The drowning death of 15-year-old Tyler Buczek over Labor Day weekend shook the Port Washington community, but now city members are pulling together in an effort to offer waterfront safety and education and prevent another Lake Michigan death.
"Thank you everybody for being here," said Tyler's uncle Jim Buczek while introducing himself at the first meeting of the city's Waterfront Safety Ad-hoc Committee on Wednesday night. "I lived in Port Washington my whole life and every summer, I did exactly what Tyler did: We went down to the beach, we swam; the bigger the waves — the more fun we had.
"If we can save just one life in memory of Tyler. … We want to make sure it doesn't happen again … we want to make sure he's never forgotten, and we just want to make the waters safe for everybody."
Mayor Tom Mlada formed the committee after receiving feedback from residents interested in helping out since the tragedy. He started Wednesday night's meeting with a moment of silence for Tyler.
"(Use this moment) to reflect upon ... what brings us together here tonight – in Tyler’s memory … the tragedy that did happen back here in September," he said.
Boy Scout Max Noll attended the meeting with his father in hopes of finding a way to help.
"I knew Tyler very well, I was present at the beach when he disappeared … and I just hope to make this my Eagle Scout project and help in any way I can."
That kind of passion was evidenced all around the room.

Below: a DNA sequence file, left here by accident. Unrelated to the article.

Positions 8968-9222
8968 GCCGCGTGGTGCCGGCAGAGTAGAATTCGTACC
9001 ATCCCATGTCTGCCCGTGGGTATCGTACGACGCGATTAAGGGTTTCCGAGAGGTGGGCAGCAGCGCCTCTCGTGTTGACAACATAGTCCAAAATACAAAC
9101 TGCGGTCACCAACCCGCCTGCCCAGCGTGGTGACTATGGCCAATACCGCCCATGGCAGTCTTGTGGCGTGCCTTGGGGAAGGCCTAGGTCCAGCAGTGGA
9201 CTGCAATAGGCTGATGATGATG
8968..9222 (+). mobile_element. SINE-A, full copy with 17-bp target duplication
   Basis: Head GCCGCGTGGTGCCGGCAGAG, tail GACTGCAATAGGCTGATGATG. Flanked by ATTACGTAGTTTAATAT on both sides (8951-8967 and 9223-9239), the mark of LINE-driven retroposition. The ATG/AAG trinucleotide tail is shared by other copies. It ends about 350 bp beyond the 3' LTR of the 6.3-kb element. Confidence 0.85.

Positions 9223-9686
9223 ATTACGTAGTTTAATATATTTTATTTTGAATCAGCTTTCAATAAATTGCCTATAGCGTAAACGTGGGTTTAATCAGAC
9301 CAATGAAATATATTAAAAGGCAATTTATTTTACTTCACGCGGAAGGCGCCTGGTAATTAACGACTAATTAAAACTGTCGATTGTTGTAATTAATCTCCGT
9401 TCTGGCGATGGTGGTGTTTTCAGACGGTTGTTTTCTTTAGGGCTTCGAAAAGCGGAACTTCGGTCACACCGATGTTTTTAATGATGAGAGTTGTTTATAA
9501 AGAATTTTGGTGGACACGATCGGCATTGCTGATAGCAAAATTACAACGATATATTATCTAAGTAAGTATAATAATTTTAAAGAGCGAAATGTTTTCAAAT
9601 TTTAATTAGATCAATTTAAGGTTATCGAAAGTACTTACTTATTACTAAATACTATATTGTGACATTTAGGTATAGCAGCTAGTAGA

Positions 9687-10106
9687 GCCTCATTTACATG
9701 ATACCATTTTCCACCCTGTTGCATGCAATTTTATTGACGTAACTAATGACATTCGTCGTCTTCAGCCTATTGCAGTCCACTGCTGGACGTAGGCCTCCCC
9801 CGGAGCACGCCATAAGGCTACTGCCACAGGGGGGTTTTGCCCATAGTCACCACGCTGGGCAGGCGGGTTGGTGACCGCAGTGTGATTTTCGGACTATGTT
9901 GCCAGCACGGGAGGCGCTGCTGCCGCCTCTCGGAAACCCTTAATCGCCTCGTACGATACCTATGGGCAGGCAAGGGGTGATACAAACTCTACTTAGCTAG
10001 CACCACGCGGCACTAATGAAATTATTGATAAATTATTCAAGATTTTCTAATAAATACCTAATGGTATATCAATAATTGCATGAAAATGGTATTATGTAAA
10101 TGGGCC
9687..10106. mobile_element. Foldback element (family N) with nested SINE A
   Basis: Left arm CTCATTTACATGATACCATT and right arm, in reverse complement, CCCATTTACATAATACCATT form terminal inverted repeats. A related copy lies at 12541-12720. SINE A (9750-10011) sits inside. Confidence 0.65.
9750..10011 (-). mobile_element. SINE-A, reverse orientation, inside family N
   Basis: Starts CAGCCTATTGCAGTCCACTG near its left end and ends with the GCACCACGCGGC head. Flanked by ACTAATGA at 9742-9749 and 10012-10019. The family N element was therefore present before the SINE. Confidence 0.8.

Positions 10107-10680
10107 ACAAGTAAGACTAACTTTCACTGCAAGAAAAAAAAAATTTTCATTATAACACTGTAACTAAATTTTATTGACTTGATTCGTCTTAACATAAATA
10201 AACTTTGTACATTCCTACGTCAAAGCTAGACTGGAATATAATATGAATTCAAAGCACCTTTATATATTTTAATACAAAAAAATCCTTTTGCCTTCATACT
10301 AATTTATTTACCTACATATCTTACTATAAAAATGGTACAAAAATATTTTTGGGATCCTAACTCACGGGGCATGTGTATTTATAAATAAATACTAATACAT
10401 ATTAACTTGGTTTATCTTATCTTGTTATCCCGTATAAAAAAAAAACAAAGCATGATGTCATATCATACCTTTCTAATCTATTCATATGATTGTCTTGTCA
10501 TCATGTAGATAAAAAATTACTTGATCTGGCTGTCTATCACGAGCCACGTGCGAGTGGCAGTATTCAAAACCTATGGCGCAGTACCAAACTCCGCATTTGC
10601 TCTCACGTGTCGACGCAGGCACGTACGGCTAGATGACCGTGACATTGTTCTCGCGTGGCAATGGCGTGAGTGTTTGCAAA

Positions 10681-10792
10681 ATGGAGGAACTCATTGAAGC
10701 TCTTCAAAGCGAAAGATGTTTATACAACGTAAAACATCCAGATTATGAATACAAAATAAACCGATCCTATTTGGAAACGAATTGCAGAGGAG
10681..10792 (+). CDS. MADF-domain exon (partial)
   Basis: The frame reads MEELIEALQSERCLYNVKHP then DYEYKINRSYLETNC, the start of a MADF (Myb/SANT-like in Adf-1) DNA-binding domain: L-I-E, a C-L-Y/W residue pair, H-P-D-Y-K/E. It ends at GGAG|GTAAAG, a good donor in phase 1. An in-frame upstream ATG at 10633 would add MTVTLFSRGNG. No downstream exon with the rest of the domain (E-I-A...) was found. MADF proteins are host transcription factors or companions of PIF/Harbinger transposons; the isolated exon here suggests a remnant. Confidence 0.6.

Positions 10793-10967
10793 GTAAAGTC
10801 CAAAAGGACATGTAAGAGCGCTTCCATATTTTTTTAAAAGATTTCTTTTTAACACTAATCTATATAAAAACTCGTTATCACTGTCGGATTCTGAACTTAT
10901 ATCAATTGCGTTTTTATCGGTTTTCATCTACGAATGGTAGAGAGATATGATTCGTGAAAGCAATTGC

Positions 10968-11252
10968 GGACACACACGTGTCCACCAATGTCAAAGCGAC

"It's all very close to my heart, and I am looking forward to seeing some safety procedures so no other child will ever have to have this happen," said Mary Ann Voigt, owner of Dockside Deli — where Tyler worked and his mother, Kim, is employed.
"I have a response background, I spent many years on a fire department and I'm sick and tired of always going out on the waterways and doing what we had to do over this holiday … prevention is where we need to be," said Mark Owen, Emergency Management Director for Ozaukee County.
"We never want to go through this again. … Tyler was a tremendous loss, but earlier in the spring we lost another former TJ student to kayaking — water safety (affects) all our kids," said Thomas Jefferson Middle School Principal Arlan Galarowicz said.
Breaking it down
The committee plans to focus on four specific areas, with subcommitees formed for each area. The topics include:
- Signage and safety equipment
- Education and prevention
- A memorial effort
The group spent Wednesday night brainstorming, and came up with some long lists.
Among the ideas for signage and safety equipment are:
- Signage along the rocks on North Beach explaining the dangerous currents created by the structure.
- Signage about rip currents in general.
- Similar information about currents and the lake's dangers posted on the city's website or in the newsletter.
- An aerial photo of the beach area that can then be used to draw up where dangerous currents typically occur.
- Educational brochures available at local businesses, the marina, etc.
- A flag system on the beach.
- A designated swimming area to provide a visual for people in and out of the water.
- Cell towers on the beach — such as those that are used in Sheboygan — that give police the caller's exact location as soon as the call is placed.
Among the ideas for education and prevention are: